How have you incorporated Amazon Web Services as part of your architecture? What services are you using and how?
Our primary use of Amazon Web Services (AWS) is for our tracking and redirection services. These services work over http to track users' actions across our advertisements and then make informed decisions on how best to serve them the most relevant content. We deliver over 20 million visitors per day for our clients who are widely distributed around the globe.
AWS has allowed us to make use of geographic distribution to decrease latency for end users, while providing automatic fault tolerance. We make use of Amazon Elastic Compute Cloud (Amazon EC2), Amazon Elastic Load Balancing (Amazon ELB), Amazon Simple Storage Service (Amazon S3), Amazon CloudFront, and Amazon CloudWatch. We are also starting to experiment with Autoscaling.
We operate in four AWS regions (us-east, us-west, ap-southeast, eu-west); all regions are identical in setup and can function completely independently from each other. Each region contains four Amazon EC2 nodes (spread across two availability zones) with Amazon ELB to balance requests across them.
We use UltraDNS to provide us with geo-balanced domain name service (DNS), so we can forward requests to the nearest region with active servers.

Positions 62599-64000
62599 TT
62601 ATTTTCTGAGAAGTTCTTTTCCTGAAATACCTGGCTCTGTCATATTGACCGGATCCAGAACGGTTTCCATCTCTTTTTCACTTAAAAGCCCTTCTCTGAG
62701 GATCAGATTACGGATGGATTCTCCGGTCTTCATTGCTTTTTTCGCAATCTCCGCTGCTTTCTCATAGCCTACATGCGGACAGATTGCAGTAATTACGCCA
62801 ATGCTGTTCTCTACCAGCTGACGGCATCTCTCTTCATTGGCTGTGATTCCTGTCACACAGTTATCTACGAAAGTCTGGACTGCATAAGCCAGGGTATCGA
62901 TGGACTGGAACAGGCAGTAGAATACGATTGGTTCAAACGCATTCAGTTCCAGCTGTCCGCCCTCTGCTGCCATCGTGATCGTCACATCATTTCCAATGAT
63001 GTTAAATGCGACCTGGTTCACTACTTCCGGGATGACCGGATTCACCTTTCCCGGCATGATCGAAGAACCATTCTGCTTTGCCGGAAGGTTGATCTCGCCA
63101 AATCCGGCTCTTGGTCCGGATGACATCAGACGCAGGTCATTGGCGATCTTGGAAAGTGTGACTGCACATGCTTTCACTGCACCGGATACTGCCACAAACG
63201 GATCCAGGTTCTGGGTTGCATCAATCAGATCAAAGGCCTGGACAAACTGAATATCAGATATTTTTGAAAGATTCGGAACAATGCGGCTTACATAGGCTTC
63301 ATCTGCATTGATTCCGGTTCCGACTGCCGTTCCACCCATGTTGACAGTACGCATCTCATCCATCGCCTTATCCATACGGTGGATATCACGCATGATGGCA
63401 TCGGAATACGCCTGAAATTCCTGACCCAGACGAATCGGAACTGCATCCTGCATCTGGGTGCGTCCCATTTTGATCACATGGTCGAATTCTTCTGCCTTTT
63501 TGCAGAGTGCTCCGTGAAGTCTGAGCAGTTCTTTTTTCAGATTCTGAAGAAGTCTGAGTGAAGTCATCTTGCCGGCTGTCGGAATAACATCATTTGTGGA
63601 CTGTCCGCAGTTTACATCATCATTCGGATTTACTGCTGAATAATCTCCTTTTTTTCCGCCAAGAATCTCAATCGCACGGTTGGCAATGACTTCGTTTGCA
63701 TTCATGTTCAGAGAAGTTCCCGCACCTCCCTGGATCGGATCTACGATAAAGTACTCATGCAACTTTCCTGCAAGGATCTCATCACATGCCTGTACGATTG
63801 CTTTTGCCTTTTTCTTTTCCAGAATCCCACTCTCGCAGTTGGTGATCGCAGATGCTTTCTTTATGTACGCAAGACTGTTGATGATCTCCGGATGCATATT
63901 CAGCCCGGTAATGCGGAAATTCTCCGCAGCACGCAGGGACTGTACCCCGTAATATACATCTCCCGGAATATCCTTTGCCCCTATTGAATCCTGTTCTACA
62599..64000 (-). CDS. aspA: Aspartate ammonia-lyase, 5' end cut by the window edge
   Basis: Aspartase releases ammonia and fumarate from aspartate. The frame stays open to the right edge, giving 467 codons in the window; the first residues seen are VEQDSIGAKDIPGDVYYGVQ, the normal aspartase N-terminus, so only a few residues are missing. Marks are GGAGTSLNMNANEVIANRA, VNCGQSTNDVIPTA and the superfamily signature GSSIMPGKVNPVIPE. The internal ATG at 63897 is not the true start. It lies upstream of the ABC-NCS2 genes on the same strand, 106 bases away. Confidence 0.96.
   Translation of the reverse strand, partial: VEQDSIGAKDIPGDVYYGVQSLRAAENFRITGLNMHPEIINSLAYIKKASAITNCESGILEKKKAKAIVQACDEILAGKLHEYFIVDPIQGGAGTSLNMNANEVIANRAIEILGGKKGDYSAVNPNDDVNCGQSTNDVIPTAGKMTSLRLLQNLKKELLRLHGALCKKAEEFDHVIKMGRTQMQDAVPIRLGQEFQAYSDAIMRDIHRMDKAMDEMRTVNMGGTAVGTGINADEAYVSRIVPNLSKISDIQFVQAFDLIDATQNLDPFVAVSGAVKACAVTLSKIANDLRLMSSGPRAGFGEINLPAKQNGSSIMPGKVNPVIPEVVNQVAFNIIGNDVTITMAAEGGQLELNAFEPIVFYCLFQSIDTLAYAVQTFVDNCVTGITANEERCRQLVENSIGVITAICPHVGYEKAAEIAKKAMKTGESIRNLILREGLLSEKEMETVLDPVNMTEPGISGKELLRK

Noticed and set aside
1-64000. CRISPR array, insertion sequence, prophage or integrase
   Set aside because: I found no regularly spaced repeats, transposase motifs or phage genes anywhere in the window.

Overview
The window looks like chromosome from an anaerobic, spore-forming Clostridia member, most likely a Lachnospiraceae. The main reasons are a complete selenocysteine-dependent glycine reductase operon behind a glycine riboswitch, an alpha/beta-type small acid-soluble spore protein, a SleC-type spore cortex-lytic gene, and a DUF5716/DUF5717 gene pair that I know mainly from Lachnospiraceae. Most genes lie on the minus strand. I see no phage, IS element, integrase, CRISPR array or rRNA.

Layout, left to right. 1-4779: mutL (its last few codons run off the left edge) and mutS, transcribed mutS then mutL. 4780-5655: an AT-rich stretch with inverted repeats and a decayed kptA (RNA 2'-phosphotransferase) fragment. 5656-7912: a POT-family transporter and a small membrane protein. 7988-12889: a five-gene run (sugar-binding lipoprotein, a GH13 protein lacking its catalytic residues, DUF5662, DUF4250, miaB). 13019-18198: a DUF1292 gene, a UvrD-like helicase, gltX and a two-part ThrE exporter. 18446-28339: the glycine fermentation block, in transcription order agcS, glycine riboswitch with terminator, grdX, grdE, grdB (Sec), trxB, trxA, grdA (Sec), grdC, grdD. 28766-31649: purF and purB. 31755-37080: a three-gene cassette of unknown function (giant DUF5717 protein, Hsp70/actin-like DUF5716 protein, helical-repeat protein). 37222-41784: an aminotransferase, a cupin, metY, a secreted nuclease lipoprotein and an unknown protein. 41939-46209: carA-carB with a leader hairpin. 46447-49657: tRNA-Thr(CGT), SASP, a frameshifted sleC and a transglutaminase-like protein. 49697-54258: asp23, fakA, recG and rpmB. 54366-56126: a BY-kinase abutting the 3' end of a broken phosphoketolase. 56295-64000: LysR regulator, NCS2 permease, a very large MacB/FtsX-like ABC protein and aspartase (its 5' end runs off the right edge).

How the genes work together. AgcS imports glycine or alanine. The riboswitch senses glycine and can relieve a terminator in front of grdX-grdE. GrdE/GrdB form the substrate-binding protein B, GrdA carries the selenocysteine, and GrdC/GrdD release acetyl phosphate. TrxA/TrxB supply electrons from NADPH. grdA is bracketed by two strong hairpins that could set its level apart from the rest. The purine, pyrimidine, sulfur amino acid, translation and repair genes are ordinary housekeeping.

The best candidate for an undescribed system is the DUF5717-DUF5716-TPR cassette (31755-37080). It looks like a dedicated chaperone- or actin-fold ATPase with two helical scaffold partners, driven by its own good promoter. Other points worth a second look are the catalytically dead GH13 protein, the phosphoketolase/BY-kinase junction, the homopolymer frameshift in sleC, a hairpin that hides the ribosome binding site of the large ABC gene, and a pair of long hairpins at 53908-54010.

We run our own internal servers, which are used for offline data analysis and archiving.
What programming languages and/or tools did you use to build this solution?
Our Web services were written in Ruby but were re-written to use node at the end of 2010.
Why did you decide to use AWS?
As the leading cloud services provider, AWS was the only solution that checked all the boxes and could be trusted to handle the uptimes we needed.
How has AWS helped your business?
AWS allows developers to experiment and grow more safely and provides a superior way of adapting to changes and utilizing resources.
Can you share any metrics related to your use of AWS?
Comparing other projects running on our own infrastructure, significant hours a week are spent going back and forth between our internal IT department, and our datacenter, whenever new equipment needs to be provisioned. This bottleneck does not exist for our AWS solutions, which can be looked at as a significant cost saving. We have over 20 EC2 instances running 24/7. We process over 20 million requests a day.
Have you learned any valuable lessons during this development process that you’d like to pass on to other developers? Make sure you take advantage of the multiple availability zones and regions to ensure maximum uptime and reduce the latency to end users by using a Geo IP Load Balancing service serving these different regions.
Do you have any future plans to incorporate other AWS solutions?
We are waiting for Amazon Route 53 to start supporting Geo IP Load Balancing, which will allow us to use this to replace our UltraDNS Solution.
To learn more, visit http://www.forward.co.uk/ .
Added May 31, 2011